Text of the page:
The Trump Watch: Mid-September

While The Curmudgeon was away The Donald did play.

There Will Be No Apology

… from Agent Orange for his unsubstantiated, pulled-out-of-his ass accusation that the Obama administration wiretapped him at Trump Tower. After investigating the fabrication, the Justice Department has concluded that it was just that: a fabrication.

That is, a lie.

But we’re getting used to that, aren’t we?

Killing the Messenger

“Wow, what a crowd, what a crowd,” Agent Orange declared when he addressed a recent rally in Phoenix. (He doesn’t make appearances or speeches; he just does rallies.)

He also declared that “You know I’d love it if the cameras could show this crowd, because it is rather incredible. It is incredible.”

That may be what he was saying but it wasn’t what he was thinking.

What he was thinking was “What a lousy crowd.”

We know that now because after the rally, Trump fired the guy who was responsible for the logistics of the event – a guy who was one of his longest-serving aides.

Because it was the guy’s fault that Phoenix didn’t turn out for the fading president and because with this president, loyalty is always – always – a one-way street.

Speaking of Lack of Loyalty…

 Sunday’s Washington Post had some interesting observations on Trump and the subject of loyalty:

 In agreeing to tie Harvey aid to a three-month extension of the debt ceiling and government funding, Trump burned the people who are ostensibly his allies. The president was an unpredictable – and, some would say, untrustworthy – negotiating partner with not only congressional Republicans but also with his Cabinet members and top aides. Trump saw a deal that he thought rf4was good for him – and he seized it.

 The move should come as no surprise to students of Trump’s long history of broken alliances and agreements. In business, his personal life, his campaign and now his presidency, Trump has sprung surprises on his allies with gusto. His dealings are frequently defined by freewheeling spontaneity, impulsive decisions and a desire to keep everyone guessing – especially those who assume they can control him.

 He also repeatedly demonstrates that, while he demands absolute loyalty from others, he is ultimately loyal to no one but himself.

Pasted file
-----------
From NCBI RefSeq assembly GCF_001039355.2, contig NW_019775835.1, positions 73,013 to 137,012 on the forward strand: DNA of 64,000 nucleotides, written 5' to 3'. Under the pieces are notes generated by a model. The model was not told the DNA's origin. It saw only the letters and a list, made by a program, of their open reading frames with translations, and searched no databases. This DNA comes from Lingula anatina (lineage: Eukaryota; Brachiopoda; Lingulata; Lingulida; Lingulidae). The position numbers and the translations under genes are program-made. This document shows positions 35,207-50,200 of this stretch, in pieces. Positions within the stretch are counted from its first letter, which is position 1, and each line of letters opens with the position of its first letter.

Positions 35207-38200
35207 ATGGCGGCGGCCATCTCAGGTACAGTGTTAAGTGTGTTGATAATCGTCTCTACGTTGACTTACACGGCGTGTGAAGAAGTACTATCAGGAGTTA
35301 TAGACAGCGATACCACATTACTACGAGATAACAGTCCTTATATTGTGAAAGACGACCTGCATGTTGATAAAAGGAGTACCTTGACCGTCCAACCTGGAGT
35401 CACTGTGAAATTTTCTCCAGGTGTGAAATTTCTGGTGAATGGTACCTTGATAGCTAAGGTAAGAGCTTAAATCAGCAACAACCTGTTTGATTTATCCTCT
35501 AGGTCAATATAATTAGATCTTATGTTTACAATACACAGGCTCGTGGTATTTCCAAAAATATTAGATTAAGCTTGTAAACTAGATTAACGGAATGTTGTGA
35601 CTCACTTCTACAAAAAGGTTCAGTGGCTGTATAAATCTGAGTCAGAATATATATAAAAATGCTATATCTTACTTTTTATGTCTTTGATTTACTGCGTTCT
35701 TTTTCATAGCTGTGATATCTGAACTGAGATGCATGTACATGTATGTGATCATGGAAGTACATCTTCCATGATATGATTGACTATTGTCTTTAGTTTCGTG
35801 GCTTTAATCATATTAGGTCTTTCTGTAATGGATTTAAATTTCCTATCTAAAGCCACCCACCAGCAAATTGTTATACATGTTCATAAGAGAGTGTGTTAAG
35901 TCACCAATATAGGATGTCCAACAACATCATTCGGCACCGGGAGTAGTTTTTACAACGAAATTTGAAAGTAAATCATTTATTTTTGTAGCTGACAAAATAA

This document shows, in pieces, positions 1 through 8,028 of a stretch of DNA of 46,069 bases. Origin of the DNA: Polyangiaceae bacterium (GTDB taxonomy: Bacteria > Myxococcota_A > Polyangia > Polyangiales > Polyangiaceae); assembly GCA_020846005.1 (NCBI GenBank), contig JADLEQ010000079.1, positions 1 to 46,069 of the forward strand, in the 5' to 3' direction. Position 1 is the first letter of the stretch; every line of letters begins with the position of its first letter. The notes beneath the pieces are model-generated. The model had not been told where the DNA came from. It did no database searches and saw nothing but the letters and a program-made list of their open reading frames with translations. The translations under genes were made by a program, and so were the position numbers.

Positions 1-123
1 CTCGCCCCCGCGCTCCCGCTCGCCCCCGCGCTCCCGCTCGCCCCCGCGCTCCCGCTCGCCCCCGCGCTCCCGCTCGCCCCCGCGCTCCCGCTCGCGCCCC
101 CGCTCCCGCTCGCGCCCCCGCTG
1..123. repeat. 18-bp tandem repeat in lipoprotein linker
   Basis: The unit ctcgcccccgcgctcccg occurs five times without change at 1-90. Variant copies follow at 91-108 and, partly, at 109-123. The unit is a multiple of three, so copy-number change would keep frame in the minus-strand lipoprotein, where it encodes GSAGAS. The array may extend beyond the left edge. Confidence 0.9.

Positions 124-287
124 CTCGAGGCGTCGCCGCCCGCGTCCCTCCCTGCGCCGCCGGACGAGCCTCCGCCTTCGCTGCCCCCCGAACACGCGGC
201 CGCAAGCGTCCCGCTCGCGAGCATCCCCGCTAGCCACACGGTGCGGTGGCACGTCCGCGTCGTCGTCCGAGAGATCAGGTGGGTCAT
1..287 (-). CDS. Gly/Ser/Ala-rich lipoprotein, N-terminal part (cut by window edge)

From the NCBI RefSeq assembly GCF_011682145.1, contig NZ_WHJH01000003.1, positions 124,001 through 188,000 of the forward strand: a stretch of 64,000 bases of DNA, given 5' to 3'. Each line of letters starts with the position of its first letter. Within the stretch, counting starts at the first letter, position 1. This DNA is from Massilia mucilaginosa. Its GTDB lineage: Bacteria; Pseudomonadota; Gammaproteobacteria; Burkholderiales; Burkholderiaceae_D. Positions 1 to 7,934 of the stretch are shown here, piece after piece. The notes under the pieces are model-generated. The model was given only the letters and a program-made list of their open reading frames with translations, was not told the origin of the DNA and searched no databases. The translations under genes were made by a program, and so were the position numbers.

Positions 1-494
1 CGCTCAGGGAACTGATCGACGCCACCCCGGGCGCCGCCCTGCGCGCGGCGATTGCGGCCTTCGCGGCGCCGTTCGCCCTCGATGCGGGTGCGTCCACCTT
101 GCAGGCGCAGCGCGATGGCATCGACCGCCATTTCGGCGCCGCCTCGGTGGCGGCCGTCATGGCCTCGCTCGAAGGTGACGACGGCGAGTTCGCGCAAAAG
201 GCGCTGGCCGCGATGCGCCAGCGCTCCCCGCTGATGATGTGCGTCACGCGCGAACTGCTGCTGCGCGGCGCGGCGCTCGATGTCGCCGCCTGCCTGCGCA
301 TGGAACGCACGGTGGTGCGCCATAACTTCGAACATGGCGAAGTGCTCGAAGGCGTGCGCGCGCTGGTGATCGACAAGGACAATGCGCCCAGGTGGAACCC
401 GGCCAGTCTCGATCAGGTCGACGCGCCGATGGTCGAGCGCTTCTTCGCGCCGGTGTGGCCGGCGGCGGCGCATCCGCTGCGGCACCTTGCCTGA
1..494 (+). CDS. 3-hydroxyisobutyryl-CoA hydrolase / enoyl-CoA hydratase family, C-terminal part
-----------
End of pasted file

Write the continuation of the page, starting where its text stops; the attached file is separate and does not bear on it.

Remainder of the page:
“It makes all of their normalizing and ‘Trumpsplaining’ look silly and hollow,” said Rick Wilson, a Republican strategist sharply critical of Trump, referring to his party’s congressional leaders. “Trump betrays everyone: wives, business associates, contractors, bankers and now, the leaders of the House and Senate in his own party. They can’t explain this away as [a] 15-dimensional Trump chess game. It’s a dishonest person behaving according to his long-established pattern.”

It’s gonna be a looonnnng four years, folks.

With This President, Size Matters

The Donald’s sensitivity about the size of his hands didn’t begin during the 2016 presidential campaign. Newsweek magazine – really, Newsweek is still around? – explained earlier this month:

[Current Vanity Fair editor Graydon] Carter threw his first punch in 1984, when he described Trump’s hands as “small and neatly groomed” in a GQ cover story. But the fight really began four years later, when Carter called out Trump as a “short-fingered vulgarian” in the now-defunct Spy magazine, which Carter co-founded with Kurt Andersen. That one phrase ripped open a wound that’s lasted decades: Trump’s insecurity about the size of his hands.

“You see? All this talk about my hands is ridiculous.”

And there’s more:

In 2015, Carter addressed Trump’s decades-long obsession in an editor’s letter titled “Steel Traps and Short Fingers”: “To this day, I receive the occasional envelope from Trump. There is always a photo of him—generally a tear sheet from a magazine. On all of them he has circled his hand in gold Sharpie in a valiant effort to highlight the length of his fingers. I almost feel sorry for the poor fellow because, to me, the fingers still look abnormally stubby.” Carter went on to explain that, right before Trump decided to run for president, he sent Carter yet another photo, circled his own hand and wrote in gold Sharpie, “See, not so short!”